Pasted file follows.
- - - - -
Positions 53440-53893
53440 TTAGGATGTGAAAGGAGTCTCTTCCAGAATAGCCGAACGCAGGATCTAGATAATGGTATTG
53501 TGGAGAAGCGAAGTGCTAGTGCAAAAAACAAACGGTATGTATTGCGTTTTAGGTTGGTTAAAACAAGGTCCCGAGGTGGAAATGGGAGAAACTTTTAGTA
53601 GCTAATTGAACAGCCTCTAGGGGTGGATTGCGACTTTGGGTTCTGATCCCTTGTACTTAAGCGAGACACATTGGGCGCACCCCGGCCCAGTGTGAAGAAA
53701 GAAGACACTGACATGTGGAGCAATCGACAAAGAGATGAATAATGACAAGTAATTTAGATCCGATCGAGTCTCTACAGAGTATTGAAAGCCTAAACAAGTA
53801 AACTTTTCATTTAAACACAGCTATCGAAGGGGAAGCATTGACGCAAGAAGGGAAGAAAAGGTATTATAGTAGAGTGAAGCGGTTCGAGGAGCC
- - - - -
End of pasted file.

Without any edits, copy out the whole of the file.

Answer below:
Positions 53440-53893
53440 TTAGGATGTGAAAGGAGTCTCTTCCAGAATAGCCGAACGCAGGATCTAGATAATGGTATTG
53501 TGGAGAAGCGAAGTGCTAGTGCAAAAAACAAACGGTATGTATTGCGTTTTAGGTTGGTTAAAACAAGGTCCCGAGGTGGAAATGGGAGAAACTTTTAGTA
53601 GCTAATTGAACAGCCTCTAGGGGTGGATTGCGACTTTGGGTTCTGATCCCTTGTACTTAAGCGAGACACATTGGGCGCACCCCGGCCCAGTGTGAAGAAA
53701 GAAGACACTGACATGTGGAGCAATCGACAAAGAGATGAATAATGACAAGTAATTTAGATCCGATCGAGTCTCTACAGAGTATTGAAAGCCTAAACAAGTA
53801 AACTTTTCATTTAAACACAGCTATCGAAGGGGAAGCATTGACGCAAGAAGGGAAGAAAAGGTATTATAGTAGAGTGAAGCGGTTCGAGGAGCC